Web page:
The state-owned news organisation, funded by a compulsory licence fee which all television viewers and all consumers of BBC iPlayer content online must pay on pain of fines backed by imprisonment, noted that the sale of edible insects in Great Britain became illegal after the end of the so-called Brexit transition period — although not in Northern Ireland, which was surrendered to the European Union as a kind of customs and regulatory semi-colony — in a short video report focused on two so-called “insect farmers” with a clear commercial interest in the “eat the bugs” agenda. – READ MORE

Biden spending hundreds of millions of dollars on … staff! – The payroll for White House staff under President Joseph Biden in his first two years had the highest headcount in history and spent $100.7 million. The payroll spending was reported in Biden’s annual report to Congress published on July 1.

OpenTheBooks.com analyzed the payroll information the day it was released and put out a comprehensive look at the spending through its oversight report. – READ MORE

Raining Taxpayer Money: Ukraine Gets $1BN More In Arms, Plus $4.5BN For “Budget Needs” – In what’s looking to be endless weapons transfers to Ukraine, the US Defense Department on Monday unveiled yet another $1 billion in additional security assistance to the Ukrainian military.

Acting Pentagon spokesman Todd Breasseale in a press briefing described it as “the single largest package using the president’s drawdown authority, including munitions for long-range weapons and armored medical transport vehicles…” – READ MORE

CBS News deletes tweet claiming only ‘like 30%’ of US military aid for Ukraine ever reaches the front lines – CBS News announced changes to its upcoming Ukrainian documentary after deleting a tweet suggesting that only 30% of U.S. aid has been reaching the front lines of the war against Russia.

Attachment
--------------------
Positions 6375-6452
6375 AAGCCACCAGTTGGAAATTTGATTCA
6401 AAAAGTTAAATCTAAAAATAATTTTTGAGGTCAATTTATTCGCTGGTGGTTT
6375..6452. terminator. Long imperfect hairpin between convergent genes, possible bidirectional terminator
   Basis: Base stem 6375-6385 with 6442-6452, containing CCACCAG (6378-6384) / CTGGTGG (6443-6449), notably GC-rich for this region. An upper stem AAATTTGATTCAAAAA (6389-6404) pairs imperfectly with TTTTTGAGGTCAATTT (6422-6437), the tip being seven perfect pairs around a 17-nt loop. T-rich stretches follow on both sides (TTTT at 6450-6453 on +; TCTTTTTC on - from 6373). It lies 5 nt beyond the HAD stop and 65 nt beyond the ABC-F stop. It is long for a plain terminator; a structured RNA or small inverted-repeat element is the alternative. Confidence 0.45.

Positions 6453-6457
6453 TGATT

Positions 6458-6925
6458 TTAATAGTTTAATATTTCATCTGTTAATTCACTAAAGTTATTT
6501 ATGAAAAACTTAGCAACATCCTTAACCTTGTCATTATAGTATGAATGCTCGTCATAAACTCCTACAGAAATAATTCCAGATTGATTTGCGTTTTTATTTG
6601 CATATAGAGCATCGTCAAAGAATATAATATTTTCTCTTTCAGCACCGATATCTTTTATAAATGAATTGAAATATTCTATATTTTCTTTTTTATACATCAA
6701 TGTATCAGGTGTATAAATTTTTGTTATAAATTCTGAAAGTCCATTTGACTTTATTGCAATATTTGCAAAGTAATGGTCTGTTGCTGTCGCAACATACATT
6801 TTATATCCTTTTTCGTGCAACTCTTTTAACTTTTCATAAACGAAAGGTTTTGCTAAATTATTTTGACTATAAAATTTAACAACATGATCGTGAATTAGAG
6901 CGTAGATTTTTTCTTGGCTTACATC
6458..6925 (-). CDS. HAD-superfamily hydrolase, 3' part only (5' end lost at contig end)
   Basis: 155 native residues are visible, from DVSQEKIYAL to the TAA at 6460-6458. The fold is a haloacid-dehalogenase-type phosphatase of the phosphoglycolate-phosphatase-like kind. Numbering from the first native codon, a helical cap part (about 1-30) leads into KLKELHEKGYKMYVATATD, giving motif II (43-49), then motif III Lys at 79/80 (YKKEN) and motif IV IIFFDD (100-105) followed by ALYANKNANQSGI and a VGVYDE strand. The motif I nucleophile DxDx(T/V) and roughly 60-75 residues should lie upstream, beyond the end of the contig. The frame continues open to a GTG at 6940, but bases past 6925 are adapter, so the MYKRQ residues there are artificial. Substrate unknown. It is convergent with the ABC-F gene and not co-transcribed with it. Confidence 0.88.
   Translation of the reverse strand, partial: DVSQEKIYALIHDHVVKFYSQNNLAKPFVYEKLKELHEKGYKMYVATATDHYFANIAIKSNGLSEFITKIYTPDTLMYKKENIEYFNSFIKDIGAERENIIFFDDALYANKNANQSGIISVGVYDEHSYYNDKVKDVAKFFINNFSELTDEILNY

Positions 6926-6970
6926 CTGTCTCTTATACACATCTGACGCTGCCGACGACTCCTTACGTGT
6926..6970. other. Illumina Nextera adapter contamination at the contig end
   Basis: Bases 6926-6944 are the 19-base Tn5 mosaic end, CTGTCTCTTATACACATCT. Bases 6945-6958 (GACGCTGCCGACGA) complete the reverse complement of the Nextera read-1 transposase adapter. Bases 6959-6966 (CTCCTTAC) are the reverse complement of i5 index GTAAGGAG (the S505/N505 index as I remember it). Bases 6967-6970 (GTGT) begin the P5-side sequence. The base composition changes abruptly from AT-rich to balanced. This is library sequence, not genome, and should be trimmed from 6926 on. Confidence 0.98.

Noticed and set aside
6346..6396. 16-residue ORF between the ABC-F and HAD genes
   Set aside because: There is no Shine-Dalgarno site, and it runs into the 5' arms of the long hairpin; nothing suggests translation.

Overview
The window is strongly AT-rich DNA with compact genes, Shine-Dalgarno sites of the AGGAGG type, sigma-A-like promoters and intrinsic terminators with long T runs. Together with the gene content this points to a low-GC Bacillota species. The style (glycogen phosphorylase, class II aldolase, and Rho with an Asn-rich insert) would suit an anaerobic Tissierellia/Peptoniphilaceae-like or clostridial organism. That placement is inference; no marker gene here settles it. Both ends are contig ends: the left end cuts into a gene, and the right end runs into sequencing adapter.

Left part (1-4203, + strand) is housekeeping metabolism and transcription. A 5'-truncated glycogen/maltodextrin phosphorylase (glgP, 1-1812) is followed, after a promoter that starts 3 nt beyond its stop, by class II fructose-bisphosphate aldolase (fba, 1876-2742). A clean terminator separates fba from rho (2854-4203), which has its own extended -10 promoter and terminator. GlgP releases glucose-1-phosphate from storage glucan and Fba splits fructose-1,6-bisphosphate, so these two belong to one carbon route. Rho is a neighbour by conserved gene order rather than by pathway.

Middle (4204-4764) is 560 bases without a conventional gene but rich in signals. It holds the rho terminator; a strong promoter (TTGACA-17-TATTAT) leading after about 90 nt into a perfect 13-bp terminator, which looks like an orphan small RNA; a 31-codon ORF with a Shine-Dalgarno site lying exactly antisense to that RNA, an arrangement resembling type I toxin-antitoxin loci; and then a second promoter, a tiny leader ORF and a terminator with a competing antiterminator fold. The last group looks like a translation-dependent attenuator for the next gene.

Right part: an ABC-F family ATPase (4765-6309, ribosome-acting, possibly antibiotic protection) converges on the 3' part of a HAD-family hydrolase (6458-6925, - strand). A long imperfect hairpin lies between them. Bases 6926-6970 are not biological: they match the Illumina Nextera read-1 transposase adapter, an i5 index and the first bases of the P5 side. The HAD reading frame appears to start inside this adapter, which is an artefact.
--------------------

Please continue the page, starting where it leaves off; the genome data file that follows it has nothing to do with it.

On Friday, the news organization originally tweeted a promotion for its documentary, “Arming Ukraine,” which reportedly tracked the billions of dollars in U.S. aid and weaponry being sent to the country to fight Russia’s invasion. The tweet revealed a claim by a nonprofit founder who reported a majority of the funding does not reach Ukrainian front lines. – READ MORE

Supply Chain Problems Will Persist Because The System Is Being Sabotaged – In a recent interview with Bloomberg, the executive vice president of UPS asserted that “regionalization” of the supply chain is critical to economic stability as geopolitcal conflicts expand. The word “regionalization” is basically a code word to describe decentralization, a concept which the UPS representative obviously did not want to dive into directly. Almost every trade expert and industry insider is admitting that supply chain problems are going to persist into the foreseeable future, and some are starting to also admit (in a roundabout way) that localized production and trade models are the key to survival.

This is something that I and many other alternative economists have been talking about for a decade or more. The globalist dynamic of interdependency is a disaster waiting to happen, and now it’s happening. Without decentralized mining of raw materials, local manufacturing, locally sourced goods, local food production and locally integrated trade networks there can be no true stability. All it takes for the system to implode is one or two crisis events and the economy’s ability to meet public demand stagnates. The system doesn’t completely stop, but it does slowly shrivel and degrade. – READ MORE